You can encourage your customers to tweet their experience using a hashtag. This call-to-action can be included in the order status auto-responder email (they are very easy to set up) to further engage a hopefully happy customer.
This is a more dangerous, less controlled method giving more power to your user which can actually blow up. On the other hand, it’s unlikely to go massively wrong unless you are as big as McDonald’s. Smaller brands use hashtags very effectively.
The brand hashtag adds more visibility to your business on social media and can help you build loyalty using social media by engaging more of customers. Bannersnack is a good example of doing that well and it seems to be working very well for them:
Using tools like Twchat to create a public archive of your customer feedback is a great idea too:
Twchat can be moderated as well (in case your brand hashtag grows popular enough to attract spam) so it’s a safer method than other similar ones.
There are more tools to publicize your social media proof and create more reliable assets, including:
3. Curate and publish Twitter testimonials using sentiment search
Another method to semi-automate positive brand sentiment tracking is using sentiment search. This a well known trick: Twitter supports a “smilie” search:
Try searching, for example: [#iphone6 :)]
A good example of using sentiment analysis to curate feedback is Site Geek. It publicizes on-site user reviews as well as Twitter reviews of each listed hosting company:
In most cases, that will be a bit cluttered feed, so instead of publicizing those tweets, I’d recommend collecting and archiving them using social media dashboard called Cyfe: It allows you to create multiple dashboards with multiple widgets (To monitor lots of sets of results) and it also archives all the results.
I log in to Cyfe a few times a month to find some social proof and I can then publicize those tweets using a “Embed Tweet” feature:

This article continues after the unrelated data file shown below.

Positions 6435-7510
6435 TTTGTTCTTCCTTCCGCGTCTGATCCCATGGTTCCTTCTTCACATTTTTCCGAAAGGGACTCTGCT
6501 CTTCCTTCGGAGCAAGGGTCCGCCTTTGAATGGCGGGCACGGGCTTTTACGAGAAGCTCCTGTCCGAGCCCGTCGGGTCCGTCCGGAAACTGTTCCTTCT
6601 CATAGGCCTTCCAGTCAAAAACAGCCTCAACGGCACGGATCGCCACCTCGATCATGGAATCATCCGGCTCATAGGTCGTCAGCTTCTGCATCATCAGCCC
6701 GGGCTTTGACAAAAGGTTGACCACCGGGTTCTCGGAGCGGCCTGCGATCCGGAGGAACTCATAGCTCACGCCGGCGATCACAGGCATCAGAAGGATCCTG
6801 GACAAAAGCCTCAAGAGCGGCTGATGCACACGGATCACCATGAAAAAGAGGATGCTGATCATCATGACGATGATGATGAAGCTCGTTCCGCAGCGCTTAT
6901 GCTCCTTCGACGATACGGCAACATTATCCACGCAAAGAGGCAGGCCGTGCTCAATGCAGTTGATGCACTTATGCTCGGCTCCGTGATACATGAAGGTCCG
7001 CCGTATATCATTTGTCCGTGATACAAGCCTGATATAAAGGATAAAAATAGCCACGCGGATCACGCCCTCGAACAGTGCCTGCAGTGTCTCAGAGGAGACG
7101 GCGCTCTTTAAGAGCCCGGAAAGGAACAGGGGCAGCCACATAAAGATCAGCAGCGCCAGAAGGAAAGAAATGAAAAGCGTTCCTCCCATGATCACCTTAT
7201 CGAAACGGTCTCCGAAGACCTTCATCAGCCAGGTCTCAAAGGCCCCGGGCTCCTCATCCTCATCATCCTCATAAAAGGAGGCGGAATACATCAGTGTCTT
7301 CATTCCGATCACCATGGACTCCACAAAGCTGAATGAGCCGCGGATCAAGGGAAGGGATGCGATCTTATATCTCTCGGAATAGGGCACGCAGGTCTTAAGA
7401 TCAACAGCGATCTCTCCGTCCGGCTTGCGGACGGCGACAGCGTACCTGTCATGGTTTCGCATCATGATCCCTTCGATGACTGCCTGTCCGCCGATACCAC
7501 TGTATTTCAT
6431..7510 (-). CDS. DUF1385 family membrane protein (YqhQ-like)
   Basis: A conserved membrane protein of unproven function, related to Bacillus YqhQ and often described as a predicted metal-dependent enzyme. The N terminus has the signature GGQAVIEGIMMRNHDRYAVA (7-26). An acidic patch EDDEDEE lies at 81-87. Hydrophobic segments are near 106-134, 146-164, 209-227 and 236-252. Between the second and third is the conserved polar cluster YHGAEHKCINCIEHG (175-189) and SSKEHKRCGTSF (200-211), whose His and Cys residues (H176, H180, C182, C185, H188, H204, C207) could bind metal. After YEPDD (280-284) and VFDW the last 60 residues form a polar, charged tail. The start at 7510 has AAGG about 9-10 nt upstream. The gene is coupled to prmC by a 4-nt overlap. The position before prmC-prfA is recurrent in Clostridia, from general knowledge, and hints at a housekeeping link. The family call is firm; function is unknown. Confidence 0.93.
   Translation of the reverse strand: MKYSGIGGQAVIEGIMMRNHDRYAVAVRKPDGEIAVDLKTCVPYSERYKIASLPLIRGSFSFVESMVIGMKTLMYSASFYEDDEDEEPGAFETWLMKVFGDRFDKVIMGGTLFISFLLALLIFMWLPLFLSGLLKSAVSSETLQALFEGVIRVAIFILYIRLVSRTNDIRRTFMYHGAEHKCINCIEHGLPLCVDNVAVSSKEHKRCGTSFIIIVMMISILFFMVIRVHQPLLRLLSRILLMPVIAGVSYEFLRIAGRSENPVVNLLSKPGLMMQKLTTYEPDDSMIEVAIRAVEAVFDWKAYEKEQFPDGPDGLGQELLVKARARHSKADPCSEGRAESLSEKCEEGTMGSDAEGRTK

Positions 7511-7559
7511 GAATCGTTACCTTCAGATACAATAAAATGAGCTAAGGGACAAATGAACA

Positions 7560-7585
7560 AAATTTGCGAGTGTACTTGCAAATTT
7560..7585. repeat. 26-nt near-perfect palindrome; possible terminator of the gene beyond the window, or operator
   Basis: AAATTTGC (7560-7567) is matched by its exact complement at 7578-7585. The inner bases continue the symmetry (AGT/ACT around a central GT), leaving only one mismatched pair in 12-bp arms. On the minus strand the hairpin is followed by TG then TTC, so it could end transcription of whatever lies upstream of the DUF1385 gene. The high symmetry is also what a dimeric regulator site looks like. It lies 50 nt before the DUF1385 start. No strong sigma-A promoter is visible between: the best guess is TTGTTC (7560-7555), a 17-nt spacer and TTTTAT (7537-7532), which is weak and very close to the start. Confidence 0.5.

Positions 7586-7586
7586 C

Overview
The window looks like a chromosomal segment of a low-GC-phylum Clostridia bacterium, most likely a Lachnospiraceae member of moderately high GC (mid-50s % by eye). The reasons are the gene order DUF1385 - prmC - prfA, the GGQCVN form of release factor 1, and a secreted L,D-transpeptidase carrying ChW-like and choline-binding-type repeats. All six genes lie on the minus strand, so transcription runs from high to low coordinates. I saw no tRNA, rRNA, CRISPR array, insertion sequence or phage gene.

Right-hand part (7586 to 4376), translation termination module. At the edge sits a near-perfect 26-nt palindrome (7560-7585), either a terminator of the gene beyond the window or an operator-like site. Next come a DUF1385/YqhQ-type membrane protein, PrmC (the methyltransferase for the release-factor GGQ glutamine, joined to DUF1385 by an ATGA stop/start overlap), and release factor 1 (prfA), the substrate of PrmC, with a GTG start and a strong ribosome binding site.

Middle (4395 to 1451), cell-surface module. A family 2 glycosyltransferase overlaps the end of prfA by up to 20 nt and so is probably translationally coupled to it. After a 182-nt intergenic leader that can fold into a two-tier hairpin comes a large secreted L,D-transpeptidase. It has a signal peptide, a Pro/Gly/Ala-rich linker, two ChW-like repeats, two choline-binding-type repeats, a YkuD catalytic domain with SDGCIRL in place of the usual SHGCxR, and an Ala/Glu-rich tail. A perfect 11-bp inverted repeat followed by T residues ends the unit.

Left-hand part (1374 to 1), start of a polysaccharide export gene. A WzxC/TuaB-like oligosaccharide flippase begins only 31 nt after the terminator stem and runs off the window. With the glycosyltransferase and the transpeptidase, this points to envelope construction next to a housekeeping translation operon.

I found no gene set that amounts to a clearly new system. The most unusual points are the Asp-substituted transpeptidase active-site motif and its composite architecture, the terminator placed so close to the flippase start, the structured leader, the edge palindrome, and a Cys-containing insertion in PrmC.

Jason of Kaiser the Sage is another great example of selectively using Twitter testimonials to add some social proof to his About page.
The beauty of using Twitter search is that it’s very flexible. For example, you can filter out all tweets that contain links using -filter:links in your search query. If you are into local business or simply want to curate testimonials coming from a certain location (this is very useful if you are hosting or monitoring an event) DirJournal also suggests using location settings when setting up your Twitter search:
4. Curate and publish using Getkudos
This is a pretty new tool for me but it’s free, so why not add it to the toolbox? Getkudos helps you collect and publicize your Twitter and Facebook kudos (I wish they supported more networks by the way!)
It’s very easy to set up: Simply connect it to your social media accounts and login once in a while to curate mentions:
Once you have some curated content, use one of the widgets (inline or floating) to publicize kudos on your own site. The example of the inline widget can be seen on Getkudos home page. Here’s an example of the floating one:
You can also collect more kudos from your happy customers via email or live on-site chat. You also get a separate public page listing your kudos which is another brand asset you can promote (example):
Are you utilizing Twitter for collecting and promoting your business testimonials? Have you heard of case studies of those who do? Please share your thoughts in the comments!